UPDATE: Apparently meds are not covered under our insurance. I was under the impression that they were, but Ezra just verified this with both the company and his HR department. I actually have the opportunity to switch to an insurance plan through my work as of July 1; I need to make that decision within the next two weeks. We're going to research plans this weekend, but the truth is that I think there some major drawbacks to the switch. Maybe there's a future post in there.

In other news, Nurse Glovely is handling all of Dr. Q's patients today, and she's straightened out the pen/vial situation. So now all we have to do to get the right meds is pop over to the pharmacy and put a hefty charge on a credit card.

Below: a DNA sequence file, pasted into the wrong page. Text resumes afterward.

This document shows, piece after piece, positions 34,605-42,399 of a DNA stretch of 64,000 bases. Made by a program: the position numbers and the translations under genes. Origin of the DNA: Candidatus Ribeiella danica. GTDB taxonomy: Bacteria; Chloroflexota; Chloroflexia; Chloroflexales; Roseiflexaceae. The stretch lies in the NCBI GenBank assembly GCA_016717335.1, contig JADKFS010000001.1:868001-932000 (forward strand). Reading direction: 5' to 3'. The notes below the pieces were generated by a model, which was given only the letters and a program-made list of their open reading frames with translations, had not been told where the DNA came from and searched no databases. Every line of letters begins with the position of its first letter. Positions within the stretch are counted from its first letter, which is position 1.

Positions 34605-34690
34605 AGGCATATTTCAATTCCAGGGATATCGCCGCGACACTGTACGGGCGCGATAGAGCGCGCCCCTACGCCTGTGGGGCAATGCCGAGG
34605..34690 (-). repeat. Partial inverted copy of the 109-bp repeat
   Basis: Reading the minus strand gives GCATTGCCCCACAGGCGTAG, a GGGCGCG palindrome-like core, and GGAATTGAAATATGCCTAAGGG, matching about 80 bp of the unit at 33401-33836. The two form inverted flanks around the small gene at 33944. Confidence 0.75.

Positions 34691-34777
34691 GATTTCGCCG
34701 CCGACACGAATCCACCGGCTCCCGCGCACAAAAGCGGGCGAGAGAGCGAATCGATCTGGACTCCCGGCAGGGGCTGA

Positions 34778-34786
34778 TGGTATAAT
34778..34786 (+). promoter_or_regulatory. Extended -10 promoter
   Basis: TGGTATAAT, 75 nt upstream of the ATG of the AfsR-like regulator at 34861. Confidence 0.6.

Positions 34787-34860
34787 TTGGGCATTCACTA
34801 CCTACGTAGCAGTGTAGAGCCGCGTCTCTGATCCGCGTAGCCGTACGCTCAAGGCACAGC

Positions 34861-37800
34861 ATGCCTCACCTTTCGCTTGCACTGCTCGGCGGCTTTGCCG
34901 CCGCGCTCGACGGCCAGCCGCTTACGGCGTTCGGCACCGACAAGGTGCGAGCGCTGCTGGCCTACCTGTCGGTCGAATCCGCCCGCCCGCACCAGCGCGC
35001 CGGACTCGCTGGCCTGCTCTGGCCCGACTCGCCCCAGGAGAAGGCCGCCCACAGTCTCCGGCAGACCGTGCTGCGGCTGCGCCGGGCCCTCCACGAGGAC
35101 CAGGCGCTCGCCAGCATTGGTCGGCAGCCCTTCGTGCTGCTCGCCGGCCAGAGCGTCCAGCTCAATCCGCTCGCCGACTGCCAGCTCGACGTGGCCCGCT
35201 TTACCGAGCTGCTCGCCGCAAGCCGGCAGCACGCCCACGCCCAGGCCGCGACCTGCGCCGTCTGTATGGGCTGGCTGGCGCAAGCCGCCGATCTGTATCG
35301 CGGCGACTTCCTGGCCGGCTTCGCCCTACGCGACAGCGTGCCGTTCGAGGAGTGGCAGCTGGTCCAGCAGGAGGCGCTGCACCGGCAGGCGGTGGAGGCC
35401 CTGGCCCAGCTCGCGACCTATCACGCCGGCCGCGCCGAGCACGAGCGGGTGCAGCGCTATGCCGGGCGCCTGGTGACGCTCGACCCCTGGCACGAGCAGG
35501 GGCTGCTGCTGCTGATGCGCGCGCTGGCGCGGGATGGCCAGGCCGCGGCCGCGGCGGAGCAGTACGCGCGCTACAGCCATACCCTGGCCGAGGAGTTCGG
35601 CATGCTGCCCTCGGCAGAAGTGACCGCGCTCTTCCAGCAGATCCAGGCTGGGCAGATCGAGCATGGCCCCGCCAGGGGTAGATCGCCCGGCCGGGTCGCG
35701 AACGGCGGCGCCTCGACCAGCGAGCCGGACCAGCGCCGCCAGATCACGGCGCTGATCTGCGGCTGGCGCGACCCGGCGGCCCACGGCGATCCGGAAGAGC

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At 8:26 AM, April 28, 2006, Anonymous ruth said...

{{hug}} wish i could do more...

 
At 9:29 AM, April 28, 2006, Blogger DD said...

I would say Dr. Q is starting you VERY conservative. And with what other concerns you have, it really does seem to come down to how he perceives your age and what issues/non-issues with the infertility diagnosis.

Before our RE would even agree to see us, we had to have the results of the HSG in our hands so she knew she wasn't wasting hers (and our) time w/blocked tubes. It stinks that there's no one sure protocol to follow.

 
At 9:59 AM, April 28, 2006, Anonymous Erin said...